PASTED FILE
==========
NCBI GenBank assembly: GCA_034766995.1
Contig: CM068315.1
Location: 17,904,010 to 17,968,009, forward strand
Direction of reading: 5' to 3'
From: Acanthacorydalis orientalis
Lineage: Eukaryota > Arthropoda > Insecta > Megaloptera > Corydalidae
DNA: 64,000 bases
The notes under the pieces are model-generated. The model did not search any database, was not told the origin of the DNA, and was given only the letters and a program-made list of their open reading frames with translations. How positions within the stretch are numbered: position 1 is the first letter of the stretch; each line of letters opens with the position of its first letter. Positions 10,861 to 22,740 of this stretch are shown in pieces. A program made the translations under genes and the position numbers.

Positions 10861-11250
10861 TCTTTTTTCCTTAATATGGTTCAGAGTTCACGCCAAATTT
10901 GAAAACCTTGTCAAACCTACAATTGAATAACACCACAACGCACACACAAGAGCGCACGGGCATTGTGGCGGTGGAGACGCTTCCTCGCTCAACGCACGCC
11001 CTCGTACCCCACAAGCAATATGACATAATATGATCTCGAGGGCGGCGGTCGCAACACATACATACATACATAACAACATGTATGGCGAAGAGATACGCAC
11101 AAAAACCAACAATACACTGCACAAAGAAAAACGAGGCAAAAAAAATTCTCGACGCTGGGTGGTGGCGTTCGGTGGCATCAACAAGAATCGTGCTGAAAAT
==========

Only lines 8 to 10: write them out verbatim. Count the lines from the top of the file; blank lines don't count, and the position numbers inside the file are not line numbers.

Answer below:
The notes under the pieces are model-generated. The model did not search any database, was not told the origin of the DNA, and was given only the letters and a program-made list of their open reading frames with translations. How positions within the stretch are numbered: position 1 is the first letter of the stretch; each line of letters opens with the position of its first letter. Positions 10,861 to 22,740 of this stretch are shown in pieces. A program made the translations under genes and the position numbers.

Positions 10861-11250
10861 TCTTTTTTCCTTAATATGGTTCAGAGTTCACGCCAAATTT